---

"The US, as the country with arguably the most influence in the UN, should certainly be able to get an agreement from the UN on any relevant actions - if it cannot, it's a sign that something is wrong."

Really? So you are saying we should have an overriding council with the biggest nations afforded the biggest say in what happens to everyone else?

Rather than a United Nations, isn't this the Empire of the United States? (And what *will* they call the world when they have colonised it all?? Will we just become states - as the UK is effectively the 51st?)

"Really? So you are saying we should have an overriding council with the biggest nations afforded the biggest say in what happens to everyone else?"

No, I'm saying that given that certain nations currently *do* have the biggest say, it speaks volumes when one of those big nations *can't* get an agreement.

If you look at my previous comment I expressly say: "I dislike the influence that certain specific nations have in the UN, but it is largely unavoidable and I don't see a new body being much different."

Influence is always allocated proportionally, and for the UN it wouldn't make sense for each nation to have equal influence - the idea that the Kingdom of Togo should have the same influence as China is a bit absurd. :)

Like it or not, the big nations *do* have the most influence on the world stage, regardless of the situation in the UN itself.

At least the rotating councils provide opportunities for random nations to benefit from international bribes. :)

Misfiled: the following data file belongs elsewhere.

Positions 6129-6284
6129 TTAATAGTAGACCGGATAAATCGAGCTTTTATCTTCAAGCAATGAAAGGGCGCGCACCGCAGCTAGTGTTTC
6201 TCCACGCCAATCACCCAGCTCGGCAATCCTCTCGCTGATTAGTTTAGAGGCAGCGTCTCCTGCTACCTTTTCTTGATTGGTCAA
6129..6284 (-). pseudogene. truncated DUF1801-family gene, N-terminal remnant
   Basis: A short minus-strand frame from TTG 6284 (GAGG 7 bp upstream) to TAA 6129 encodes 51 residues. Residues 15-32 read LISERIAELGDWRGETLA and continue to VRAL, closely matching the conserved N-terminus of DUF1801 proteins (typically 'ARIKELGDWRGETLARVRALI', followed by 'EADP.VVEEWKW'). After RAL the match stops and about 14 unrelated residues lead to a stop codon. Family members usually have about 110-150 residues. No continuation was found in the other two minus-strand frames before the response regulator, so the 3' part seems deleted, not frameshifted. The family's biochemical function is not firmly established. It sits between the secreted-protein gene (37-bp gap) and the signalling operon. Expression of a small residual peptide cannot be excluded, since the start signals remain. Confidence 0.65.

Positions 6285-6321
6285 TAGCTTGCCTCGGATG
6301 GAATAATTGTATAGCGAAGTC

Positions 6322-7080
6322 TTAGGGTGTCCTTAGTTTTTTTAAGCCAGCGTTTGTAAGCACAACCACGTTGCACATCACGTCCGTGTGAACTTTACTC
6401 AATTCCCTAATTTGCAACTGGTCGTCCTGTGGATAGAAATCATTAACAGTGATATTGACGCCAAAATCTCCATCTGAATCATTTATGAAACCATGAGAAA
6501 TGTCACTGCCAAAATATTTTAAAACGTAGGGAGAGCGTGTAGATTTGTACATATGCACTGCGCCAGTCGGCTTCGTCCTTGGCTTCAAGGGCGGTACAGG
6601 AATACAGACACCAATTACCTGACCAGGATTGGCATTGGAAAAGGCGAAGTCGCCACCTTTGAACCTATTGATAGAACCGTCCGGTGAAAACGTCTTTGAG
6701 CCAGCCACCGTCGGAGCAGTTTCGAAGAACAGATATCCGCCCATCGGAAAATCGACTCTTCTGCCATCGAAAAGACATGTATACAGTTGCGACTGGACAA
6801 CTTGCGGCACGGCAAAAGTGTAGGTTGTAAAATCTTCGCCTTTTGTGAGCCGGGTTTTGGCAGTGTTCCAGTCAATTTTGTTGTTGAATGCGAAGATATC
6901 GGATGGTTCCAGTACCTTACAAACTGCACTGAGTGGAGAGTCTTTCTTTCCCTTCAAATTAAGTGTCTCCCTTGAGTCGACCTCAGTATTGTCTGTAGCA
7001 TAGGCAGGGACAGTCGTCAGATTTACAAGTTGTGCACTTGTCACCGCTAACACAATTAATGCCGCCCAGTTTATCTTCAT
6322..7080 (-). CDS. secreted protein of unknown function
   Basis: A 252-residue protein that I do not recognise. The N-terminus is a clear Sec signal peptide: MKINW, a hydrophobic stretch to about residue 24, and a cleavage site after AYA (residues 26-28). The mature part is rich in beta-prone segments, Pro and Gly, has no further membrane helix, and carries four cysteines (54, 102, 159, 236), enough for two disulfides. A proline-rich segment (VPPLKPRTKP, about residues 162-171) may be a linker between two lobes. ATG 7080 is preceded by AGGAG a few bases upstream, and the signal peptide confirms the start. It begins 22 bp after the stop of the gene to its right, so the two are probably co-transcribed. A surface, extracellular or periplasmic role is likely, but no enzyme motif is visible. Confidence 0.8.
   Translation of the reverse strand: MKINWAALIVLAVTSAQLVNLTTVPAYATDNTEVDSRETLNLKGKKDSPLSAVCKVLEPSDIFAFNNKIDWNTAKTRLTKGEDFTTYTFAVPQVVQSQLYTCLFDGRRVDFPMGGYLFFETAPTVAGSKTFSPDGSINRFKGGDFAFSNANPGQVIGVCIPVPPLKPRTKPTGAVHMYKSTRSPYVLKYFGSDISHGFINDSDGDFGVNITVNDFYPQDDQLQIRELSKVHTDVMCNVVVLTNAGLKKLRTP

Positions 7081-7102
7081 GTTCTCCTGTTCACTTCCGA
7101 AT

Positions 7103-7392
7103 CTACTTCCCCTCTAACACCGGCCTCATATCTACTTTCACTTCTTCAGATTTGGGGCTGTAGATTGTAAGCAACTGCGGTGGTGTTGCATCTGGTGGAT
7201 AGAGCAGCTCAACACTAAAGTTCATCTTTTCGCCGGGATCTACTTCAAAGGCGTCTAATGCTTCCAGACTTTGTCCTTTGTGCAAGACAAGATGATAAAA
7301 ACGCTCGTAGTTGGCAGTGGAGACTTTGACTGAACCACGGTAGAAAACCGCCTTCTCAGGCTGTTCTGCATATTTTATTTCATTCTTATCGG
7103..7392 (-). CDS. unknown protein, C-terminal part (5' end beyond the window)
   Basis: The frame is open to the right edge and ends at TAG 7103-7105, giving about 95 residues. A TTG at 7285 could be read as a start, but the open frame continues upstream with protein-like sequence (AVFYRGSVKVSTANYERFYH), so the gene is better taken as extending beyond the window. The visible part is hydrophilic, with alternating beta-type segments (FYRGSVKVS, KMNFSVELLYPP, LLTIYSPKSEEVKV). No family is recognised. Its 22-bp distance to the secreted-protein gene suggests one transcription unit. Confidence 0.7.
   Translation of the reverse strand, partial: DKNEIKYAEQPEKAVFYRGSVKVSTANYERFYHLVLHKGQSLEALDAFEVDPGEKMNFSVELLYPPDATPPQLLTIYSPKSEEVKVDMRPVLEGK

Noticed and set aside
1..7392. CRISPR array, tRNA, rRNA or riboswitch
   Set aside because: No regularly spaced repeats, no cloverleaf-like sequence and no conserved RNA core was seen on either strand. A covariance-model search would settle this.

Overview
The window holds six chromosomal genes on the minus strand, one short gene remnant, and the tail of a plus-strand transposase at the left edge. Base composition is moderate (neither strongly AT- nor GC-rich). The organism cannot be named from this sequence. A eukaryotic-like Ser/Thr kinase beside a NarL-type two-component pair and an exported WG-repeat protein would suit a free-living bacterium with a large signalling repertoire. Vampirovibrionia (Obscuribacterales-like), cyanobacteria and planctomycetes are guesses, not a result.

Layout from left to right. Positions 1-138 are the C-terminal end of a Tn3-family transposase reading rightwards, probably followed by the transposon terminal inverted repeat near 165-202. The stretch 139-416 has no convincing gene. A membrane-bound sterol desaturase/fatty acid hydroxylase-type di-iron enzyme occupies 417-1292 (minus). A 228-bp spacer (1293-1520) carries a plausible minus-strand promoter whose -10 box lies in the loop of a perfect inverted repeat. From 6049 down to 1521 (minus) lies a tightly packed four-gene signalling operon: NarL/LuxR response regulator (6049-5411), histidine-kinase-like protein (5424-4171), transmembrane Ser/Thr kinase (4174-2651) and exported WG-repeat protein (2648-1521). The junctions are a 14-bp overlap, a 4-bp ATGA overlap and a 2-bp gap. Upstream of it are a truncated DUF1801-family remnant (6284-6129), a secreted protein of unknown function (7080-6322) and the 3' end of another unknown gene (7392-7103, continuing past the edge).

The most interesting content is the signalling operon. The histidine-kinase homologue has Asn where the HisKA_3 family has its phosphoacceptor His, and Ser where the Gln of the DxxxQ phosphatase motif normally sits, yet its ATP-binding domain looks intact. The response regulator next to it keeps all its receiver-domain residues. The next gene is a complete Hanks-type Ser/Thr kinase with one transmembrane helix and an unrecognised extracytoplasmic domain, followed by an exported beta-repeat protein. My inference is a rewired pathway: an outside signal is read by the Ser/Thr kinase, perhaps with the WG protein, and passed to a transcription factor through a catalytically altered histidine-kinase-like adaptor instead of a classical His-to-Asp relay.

Nationhood is such a flawed concept, I become downcast at the very thought of engaging with its flaws.
But it is what we have.

In a real-politik sense, the best way out of undue influence from large nations is a more realistic accountancy method for the world economy, where we realise that natural resources are not free, and output of industrial processes must be ecologically offset or capped.
This might create more balance, because power comes from monetary wealth, and this wealth seems to be associated with urbanisation. Making the world economy a self-regulating system must necessarily check growth in the developed world and shift power to the developing world, who own so much of the natural offset to industrialisation. Example - island nations are surrounded by massive quantities of carbon-processing micro-organisms.

zenBen: I tend to agree with what you say here. I am heartened by the situation in Costa Rica where farmers who maintain forest land are paid for the ecological services the forests provide.

More work in this area would be most welcome!

"zenBen: I tend to agree with what you say here. I am heartened by the situation in Costa Rica where farmers who maintain forest land are paid for the ecological services the forests provide.

More work in this area would be most welcome!"

This is why I think that as you allude above, "the idea that the Kingdom of Togo should have the same influence as China is a bit absurd. :)" is *not* absurd.